The Things We Fear
Vladimir Putin just had his terms of service as President reset to zero by the Russian government, effectively allowing him to serve two more terms (he’s on his fourth already). Public places in our country continue to be stages for horrific acts of mass-violence. The coronavirus had been declared a pandemic and everything from sporting events to classes to worship services are being cancelled. The stock market is reeling and has plummeted to 2008 levels. Travel is being shut down. What is going on?
Life is full of boogiemen, both real and imagined. There is much that can harm us, and therefore much of which to be wary. At bottom, it would seem that most of us have some fear of dying in great pain or of facing a sudden death unprepared. But there is yet a difference between exercising the prudence of appropriate caution in life and living in the grip of fear that paralyzes us and robs us of our peace.
In the ninety-first psalm, the psalmist wrote:
I will say to the Lord, “My refuge and my fortress, my God, in whom I trust.”
For he will deliver you from the snare of the fowler and from the deadly pestilence.
He will cover you with his pinions, and under his wings you will find refuge….
You will not fear the terror of the night, nor the arrow that flies by day, nor the pestilence that stalks in darkness, nor the destruction that wastes at noonday.
A thousand may fall at your side, ten thousand at your right hand,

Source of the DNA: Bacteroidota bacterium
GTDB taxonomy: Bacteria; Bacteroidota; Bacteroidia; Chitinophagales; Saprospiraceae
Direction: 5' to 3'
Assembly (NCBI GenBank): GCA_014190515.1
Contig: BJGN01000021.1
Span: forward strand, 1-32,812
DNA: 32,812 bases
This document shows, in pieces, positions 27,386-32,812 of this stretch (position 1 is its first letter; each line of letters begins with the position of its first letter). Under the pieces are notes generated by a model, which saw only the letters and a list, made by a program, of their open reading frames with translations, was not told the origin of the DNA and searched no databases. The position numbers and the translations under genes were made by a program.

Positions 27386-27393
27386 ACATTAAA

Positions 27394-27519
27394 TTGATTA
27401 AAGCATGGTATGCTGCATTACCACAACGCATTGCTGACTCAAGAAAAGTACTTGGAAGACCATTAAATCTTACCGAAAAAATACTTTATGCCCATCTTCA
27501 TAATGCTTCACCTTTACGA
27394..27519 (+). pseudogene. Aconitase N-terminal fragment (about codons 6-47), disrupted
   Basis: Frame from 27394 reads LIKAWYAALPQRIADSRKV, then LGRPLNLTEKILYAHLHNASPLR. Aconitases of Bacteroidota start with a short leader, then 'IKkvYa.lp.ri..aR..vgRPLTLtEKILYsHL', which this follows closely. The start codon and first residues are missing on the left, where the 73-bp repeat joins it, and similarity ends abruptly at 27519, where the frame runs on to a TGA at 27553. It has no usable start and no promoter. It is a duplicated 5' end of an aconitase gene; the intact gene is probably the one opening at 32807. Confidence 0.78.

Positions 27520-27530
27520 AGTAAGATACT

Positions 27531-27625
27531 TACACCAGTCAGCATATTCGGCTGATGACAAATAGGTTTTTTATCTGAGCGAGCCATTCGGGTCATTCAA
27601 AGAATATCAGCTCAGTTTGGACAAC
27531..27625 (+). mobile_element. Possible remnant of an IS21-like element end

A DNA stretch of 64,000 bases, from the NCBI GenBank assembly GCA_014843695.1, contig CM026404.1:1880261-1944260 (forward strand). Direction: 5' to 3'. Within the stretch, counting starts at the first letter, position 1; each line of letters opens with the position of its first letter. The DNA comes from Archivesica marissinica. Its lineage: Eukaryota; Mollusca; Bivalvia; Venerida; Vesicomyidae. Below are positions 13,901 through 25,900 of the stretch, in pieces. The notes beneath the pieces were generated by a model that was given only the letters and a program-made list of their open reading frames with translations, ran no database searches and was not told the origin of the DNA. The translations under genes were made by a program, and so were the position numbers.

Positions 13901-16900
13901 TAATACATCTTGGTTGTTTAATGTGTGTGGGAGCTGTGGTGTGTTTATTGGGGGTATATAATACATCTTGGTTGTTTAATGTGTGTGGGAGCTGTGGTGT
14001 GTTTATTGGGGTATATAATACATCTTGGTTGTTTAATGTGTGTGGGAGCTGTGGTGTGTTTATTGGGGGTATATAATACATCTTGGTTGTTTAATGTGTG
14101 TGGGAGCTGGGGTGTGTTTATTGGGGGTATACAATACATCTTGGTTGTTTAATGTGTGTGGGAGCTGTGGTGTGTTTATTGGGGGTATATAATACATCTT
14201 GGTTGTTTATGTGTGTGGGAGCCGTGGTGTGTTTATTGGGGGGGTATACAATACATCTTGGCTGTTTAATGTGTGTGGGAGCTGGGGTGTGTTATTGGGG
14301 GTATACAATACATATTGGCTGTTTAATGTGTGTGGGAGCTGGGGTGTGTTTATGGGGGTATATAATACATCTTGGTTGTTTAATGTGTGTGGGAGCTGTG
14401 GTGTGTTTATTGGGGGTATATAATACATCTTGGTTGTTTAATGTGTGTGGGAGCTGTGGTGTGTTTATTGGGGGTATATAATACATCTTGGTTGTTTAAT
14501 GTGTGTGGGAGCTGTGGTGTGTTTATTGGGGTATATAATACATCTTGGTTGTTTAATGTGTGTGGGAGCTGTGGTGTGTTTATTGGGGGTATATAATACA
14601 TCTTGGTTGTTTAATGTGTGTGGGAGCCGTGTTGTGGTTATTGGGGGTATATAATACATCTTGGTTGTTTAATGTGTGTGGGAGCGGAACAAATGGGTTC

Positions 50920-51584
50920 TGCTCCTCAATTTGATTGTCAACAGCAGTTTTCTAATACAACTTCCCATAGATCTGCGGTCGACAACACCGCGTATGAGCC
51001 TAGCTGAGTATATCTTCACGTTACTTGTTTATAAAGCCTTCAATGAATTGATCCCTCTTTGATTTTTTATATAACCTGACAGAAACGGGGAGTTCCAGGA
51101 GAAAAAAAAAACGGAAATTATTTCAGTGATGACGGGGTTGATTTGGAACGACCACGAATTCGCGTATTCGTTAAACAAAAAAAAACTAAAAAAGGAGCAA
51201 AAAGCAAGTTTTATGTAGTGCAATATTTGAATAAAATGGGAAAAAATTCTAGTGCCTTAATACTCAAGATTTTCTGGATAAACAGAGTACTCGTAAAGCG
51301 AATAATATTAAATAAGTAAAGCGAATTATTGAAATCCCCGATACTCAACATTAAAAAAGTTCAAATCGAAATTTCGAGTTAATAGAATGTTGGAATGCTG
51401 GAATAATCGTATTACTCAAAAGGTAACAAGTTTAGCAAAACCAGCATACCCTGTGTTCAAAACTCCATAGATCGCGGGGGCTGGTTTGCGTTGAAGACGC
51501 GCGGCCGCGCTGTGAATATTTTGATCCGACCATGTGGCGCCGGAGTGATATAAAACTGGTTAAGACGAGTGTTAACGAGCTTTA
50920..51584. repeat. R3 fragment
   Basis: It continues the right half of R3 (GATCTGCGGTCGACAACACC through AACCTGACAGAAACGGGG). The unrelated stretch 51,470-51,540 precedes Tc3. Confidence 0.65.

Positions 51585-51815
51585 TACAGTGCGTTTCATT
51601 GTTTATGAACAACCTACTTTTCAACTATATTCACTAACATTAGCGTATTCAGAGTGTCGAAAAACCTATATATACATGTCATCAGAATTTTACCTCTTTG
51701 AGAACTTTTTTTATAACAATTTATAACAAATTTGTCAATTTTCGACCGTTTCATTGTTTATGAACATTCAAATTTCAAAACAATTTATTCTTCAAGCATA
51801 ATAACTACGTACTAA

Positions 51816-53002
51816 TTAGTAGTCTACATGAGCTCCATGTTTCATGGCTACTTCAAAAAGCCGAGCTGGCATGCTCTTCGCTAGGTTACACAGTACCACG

but it will not come near you….
Because you made the Lord your dwelling place – the Most High, who is my refuge – no evil shall be allowed to befall you, no plague come near your tent….
What shall we say? Does this mean that those who trust in the Lord will never get sick, that they will never be the ones that are the victims of violence or disease or attack? Hardly. Unless the Lord Jesus returns in our lifetimes, each of us will partake of bodily death. The righteous as well as the wicked live within the brokenness of our fallen world. And while we are called to be good stewards of all that God has given us – including our health – there is no guarantee that the physically fit will outlive the chain smokers and alcoholics. God numbers our days, and he calls us to trust him with each precious one that he gives us. He may call us to serve him with our lives when we least expect it. But he can certainly deliver us from whatever threat may come against us. Our lives are truly in his hands, and the way we face persecution or trouble or terrorism or coronavirus reflects the nature of our faith.
As our Archbishop, Foley Beach, wrote recently: “We witness to our Christian faith when we resist panic, knowing that our times are in the Lord’s hands.” The peace available to us now and always can bear powerful witness in the world to the God who saves us. So while we have today, let us trust God, pray fervently, and love one another with the love we have received from Christ, knowing that death itself has been vanquished and has no power to separate us from the love of God.